Liberia's average temperature remains close to 70F (21C) and never exceeds 100F (37C). 




The civil warfare that raged from 1990 to 1997 and from 2001 to 2003 had a disastrous effect on the Liberian economy, with many business people fleeing the country as rebels gained control of vast quantities of gold, diamonds, natural rubber, and tropical hardwoods. Until the 1950s, Liberia's economy was almost totally dependent upon subsistence farming and the production of rubber. The American-owned Firestone plantation was the country's largest employer and held a concession on some one million acres (404,700 hectares) of land. With the discovery of high-grade iron ore, first at Bomi Hills, and then at Bong and Nimba, the production and export of minerals became the country's major cash-earning economic activity. Gold, diamonds, barite, and kyanite are also mined. Mineral processing plants are located near Buchanan and Bong.

About 70% of the population work in the agricultural sector, which produces rubber, coffee, cocoa, rice, cassava, palm oil, sugarcane, and bananas. Sheep and goats are raised, and there is lumbering. Much rice, the main staple, is imported, but efforts have been made to develop intensive rice production and to establish fish farms. Much of the country's industry is concentrated around Monrovia, where civil war disruption was highest, and is directed toward mineral, rubber, and palm oil processing. The lack of skilled and technical labor has slowed the growth of the manufacturing sector.

The government derives a sizable income from registering ships; low fees and lack of control over shipping operations have made the Liberian merchant marine one of the world's largest. Internal communications are poor, with few paved roads and only a few short, freight-carrying rail lines. Rubber, timber, iron ore, diamonds, cocoa, and coffee provide the bulk of the export earnings; fuels, chemicals, machinery, transportation equipment, manufactured goods, and foodstuffs are the principal imports. In general, the value of imports greatly exceeds that of exports, and the country has accumulated massive international debts. Liberia's main trading partners are Belgium, South Korea, and Japan.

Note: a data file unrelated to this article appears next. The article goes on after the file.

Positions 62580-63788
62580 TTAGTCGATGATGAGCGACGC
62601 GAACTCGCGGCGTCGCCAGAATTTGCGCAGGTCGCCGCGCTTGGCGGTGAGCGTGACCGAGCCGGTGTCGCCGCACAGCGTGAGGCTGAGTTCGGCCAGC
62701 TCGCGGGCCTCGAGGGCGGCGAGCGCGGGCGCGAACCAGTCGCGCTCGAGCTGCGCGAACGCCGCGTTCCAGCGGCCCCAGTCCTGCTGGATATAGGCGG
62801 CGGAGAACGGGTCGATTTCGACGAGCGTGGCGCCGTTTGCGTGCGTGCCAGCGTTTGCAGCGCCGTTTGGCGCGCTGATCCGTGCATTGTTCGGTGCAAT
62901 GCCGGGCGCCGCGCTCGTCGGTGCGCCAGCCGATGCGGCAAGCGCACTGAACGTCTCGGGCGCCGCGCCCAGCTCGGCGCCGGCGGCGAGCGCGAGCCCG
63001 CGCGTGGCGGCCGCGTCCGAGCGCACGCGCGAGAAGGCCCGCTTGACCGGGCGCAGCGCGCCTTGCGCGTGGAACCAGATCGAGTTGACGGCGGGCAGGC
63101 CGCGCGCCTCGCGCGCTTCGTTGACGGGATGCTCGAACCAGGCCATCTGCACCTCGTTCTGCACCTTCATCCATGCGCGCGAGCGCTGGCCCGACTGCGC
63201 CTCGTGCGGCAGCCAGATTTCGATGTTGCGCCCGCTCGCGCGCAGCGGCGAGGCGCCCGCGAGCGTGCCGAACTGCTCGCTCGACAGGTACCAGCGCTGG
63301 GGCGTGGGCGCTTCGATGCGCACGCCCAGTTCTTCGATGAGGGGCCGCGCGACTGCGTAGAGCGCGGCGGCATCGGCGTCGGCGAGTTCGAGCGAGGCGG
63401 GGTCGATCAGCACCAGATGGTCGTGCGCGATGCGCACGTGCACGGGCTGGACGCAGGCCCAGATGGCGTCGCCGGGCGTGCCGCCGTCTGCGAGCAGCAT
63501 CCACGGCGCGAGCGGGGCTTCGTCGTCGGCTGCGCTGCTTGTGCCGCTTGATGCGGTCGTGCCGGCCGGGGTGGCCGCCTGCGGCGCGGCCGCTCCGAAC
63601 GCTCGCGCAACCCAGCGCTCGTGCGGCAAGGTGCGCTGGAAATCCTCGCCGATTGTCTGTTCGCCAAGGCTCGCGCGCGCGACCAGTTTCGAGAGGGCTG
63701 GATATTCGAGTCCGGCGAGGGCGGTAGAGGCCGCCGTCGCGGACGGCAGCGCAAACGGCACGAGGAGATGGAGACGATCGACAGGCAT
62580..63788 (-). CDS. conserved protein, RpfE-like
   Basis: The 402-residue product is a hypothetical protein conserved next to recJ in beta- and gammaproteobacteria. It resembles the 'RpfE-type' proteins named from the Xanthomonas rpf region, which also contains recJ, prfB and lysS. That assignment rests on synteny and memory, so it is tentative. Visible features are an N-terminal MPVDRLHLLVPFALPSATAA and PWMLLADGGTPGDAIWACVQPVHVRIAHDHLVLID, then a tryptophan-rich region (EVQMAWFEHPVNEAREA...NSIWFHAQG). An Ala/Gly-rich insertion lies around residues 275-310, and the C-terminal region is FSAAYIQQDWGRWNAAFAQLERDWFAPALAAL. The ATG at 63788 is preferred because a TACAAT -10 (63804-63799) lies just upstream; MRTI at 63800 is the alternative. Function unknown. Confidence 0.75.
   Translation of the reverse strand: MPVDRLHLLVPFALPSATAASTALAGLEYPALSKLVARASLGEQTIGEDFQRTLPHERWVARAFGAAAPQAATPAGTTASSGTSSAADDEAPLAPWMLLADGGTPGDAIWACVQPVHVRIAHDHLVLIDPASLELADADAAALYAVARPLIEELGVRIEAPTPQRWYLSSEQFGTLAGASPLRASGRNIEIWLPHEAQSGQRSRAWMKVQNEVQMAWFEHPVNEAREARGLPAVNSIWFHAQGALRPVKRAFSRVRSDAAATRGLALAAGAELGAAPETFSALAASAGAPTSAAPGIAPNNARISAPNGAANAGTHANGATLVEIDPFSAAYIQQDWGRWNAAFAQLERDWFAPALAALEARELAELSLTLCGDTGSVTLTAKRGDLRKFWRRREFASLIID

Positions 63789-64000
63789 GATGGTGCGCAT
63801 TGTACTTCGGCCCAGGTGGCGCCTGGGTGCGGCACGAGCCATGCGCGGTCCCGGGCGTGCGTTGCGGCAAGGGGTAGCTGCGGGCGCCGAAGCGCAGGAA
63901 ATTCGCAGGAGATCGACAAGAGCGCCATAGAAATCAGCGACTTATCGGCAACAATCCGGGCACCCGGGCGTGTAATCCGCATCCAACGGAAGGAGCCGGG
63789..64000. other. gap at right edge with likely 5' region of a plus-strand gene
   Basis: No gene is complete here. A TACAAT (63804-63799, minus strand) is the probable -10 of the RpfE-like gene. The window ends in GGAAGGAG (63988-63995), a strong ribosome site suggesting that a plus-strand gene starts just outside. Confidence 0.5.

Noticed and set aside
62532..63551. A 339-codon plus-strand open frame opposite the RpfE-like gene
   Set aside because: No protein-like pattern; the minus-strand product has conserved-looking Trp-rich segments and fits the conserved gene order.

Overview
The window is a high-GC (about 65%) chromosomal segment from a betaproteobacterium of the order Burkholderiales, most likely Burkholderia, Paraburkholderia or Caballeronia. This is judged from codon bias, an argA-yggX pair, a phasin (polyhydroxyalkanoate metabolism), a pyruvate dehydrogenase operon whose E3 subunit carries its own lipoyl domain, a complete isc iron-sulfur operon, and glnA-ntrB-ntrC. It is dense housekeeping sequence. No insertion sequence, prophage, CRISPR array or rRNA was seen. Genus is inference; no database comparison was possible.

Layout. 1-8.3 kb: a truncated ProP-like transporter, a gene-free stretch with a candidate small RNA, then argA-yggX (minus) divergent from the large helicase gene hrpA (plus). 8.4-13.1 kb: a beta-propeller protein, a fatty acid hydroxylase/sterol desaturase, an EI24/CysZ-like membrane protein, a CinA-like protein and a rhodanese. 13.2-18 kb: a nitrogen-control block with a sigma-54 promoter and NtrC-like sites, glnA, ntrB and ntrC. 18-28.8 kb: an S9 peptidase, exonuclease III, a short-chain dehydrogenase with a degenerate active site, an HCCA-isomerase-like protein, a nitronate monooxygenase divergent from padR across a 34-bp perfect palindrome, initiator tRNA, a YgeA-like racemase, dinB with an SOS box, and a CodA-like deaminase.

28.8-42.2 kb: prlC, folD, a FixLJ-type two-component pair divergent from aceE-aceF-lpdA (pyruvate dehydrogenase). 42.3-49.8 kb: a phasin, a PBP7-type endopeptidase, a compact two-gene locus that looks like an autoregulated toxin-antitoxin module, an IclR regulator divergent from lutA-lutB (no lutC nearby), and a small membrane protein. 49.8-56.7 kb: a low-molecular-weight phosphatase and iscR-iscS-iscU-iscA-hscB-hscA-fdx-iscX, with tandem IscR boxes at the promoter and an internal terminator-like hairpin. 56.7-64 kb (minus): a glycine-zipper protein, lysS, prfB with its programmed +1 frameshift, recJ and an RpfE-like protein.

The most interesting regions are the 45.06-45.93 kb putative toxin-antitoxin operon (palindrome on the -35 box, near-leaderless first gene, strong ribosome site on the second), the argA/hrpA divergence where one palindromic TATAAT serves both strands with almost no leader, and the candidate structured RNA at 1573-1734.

Liberia is governed under the constitution of 1986. The executive branch is headed by a president, who is popularly elected for a renewable six-year term. The president is both the head of state and the head of government. The bicameral legislature, the National Assembly, consists of the 30-seat Senate, whose members are popularly elected for nine-year terms, and the 64-seat House of Representatives, whose members are popularly elected for six-year terms. Administratively, Liberia is divided into 15 counties.


The majority of the population belong to 16 ethnic groups, including the Kpelle, the Bassa, the Gio, the Kru, the Grebo, and the Mano. Traditional religions are practiced by about 40% of the people; another 40% are Christian, and 20% are Muslim. English is the official language, but is spoken by only about 20% of the people; African languages are used extensively. Far less numerous, but of great political importance in the past, are the descendants of freed slaves who immigrated from the United States to Liberia in the 19th cent. These people, formerly called Americo-Liberians, are concentrated in the towns, where they have provided the country's Westernized leadership and, for the most part, are adherents of various Protestant denominations. There are also communities of Lebanese merchants and European and American technicians.